Your body’s nervous system lets you know you’re in danger by releasing stress hormones. Cortisol and adrenaline shock your body into emergency mode. For a brief moment, your body becomes stronger and hyper-focused. Once the threat has passed, your body returns to normal.
Stress is the body’s natural way of protecting you - for a little while. This is called the fight-or-flight response, in which your body prepares to fight or flee from the threat.
Stress can be chronic
Some pressure or strain typically causes stress. This pressure can be physical, like being overwhelmed with work or being chased by a bear; emotional such as the experience of grief or losing someone you love; or psychological, like a phobia. When this pressure or strain does not dissipate, and your body’s stress response is always “switched on”, you experience chronic stress.
Where everyday stress is one of your body’s defence mechanisms, chronic stress disrupts your body’s ability to self-regulate and regenerate.
What is it doing to your body?
Stress causes your blood vessels to constrict and your muscles to become tense. This forces the heart to pump faster, which leads to higher blood pressure. While the body can recover from everyday stress, the same cannot be said under chronic stress.
Although research doesn’t prove that stress is a direct cause of long-term high blood pressure, poor stress management can lead to harmful behaviours such as smoking, binge eating unhealthy food, and substance abuse, increasing the risk of heart attacks and stroke. It can also cause havoc to your immune, digestive, and reproductive systems, rewire the brain leaving you more vulnerable to anxiety, depression, and other mental health conditions, and even speed up the ageing process.
If left unchecked, stress can be harder on the body than harsh physical labour. Chronic stress is the root cause of multiple comorbid illnesses such as heart disease, diabetes, obesity, depression, autoimmune diseases, and some types of cancer.
What can you do about it?
The good news is that managing stress is not an impossible task. Healthy habits can help lower stress levels and lower your health risks. Here’s how you can do it:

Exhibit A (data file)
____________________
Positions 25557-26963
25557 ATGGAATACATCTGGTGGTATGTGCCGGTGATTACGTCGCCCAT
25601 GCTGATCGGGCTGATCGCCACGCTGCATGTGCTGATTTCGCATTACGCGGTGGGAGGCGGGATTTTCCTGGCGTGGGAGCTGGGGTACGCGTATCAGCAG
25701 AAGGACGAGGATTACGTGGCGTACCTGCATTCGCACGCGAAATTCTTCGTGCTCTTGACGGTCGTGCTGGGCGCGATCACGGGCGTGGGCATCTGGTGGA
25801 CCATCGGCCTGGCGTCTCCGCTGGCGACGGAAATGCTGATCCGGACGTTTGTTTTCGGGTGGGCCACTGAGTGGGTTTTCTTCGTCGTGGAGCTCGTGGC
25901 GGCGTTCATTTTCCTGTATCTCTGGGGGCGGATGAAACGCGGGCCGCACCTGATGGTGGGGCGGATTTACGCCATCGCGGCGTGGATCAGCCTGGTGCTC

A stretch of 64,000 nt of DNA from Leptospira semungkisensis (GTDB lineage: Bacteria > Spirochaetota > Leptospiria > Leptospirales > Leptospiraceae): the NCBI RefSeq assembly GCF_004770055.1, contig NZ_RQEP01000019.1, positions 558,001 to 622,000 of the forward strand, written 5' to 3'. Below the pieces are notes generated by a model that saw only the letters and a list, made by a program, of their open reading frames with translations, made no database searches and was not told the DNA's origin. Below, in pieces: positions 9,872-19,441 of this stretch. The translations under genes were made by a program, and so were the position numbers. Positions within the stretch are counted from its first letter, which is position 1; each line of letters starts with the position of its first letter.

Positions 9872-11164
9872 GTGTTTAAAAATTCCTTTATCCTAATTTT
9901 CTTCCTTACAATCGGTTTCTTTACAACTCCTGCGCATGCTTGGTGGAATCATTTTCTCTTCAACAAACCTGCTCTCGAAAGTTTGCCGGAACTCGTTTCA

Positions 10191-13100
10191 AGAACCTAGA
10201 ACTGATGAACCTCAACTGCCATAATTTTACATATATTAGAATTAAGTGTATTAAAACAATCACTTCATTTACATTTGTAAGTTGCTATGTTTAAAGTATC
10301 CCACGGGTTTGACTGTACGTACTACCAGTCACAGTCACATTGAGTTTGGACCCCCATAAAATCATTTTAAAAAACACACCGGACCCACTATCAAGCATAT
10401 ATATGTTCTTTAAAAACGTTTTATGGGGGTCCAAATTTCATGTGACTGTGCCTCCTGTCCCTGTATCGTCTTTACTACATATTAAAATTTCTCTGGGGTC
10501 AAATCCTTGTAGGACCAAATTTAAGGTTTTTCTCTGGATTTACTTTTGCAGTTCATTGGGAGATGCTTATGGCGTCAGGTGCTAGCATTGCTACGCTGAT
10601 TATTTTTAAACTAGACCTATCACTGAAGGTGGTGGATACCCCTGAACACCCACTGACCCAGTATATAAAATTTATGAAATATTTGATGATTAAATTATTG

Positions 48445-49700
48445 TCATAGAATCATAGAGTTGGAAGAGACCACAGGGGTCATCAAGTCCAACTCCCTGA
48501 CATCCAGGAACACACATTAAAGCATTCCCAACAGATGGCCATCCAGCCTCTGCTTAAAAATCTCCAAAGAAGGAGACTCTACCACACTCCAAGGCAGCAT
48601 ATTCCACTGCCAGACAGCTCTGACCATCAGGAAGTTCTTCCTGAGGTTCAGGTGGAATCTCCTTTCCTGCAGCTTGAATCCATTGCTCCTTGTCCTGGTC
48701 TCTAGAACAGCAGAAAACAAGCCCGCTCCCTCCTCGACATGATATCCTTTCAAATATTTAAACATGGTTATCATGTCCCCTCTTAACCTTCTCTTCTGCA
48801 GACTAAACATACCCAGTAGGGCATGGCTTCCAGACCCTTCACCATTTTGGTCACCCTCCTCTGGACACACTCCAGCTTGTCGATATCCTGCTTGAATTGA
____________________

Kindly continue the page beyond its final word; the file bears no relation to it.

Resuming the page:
- Exercise: Regular exercise can reduce stress, lower blood pressure, and strengthen your heart by training it to pump more efficiently. Exercise also releases endorphins, the feel-good chemical.
- Breathe: Deep breathing or meditation for a few minutes daily can help calm you. A simple method to practice breathing is to gently place a hand on your stomach to feel your abdomen expand as you inhale actively and contract as you exhale.
- Rest: Not getting enough rest or sleep can affect your mood, impair judgment, and cause brain fog. It may help to discipline yourself to set your phone aside before bedtime or to take short naps during the day.
- Laugh: Relaxing with friends and loved ones, watching a comedy, and just laughing over silly things can boost your mood and make you feel better. It also signals to your brain not to take things too seriously.
- Journal: Taking time to practice self-care and analyse your day can help you express yourself, gain perspective, and prioritise tasks so that you can focus on time and energy selectively.
- Therapy: Speaking to a mental health professional can teach you healthy coping mechanisms and how to let go of stressors. It’s a great way to push yourself out of your comfort zone and overcome stressors.
Stress is a normal part of life, but it’s up to you to take steps to manage it before it wreaks irreversible havoc on your life.
This article was brought to you by Naluri’s Mental Health Coaches. Naluri empowers you to develop healthy lifestyle habits, achieve meaningful health outcomes, and be healthier and happier through personalised coaching, structured programmes, self-guided lessons, and health tools and devices. Download the Naluri App today or contact firstname.lastname@example.org for more information on utilising digital health coaching and therapy to become a happier, healthier you.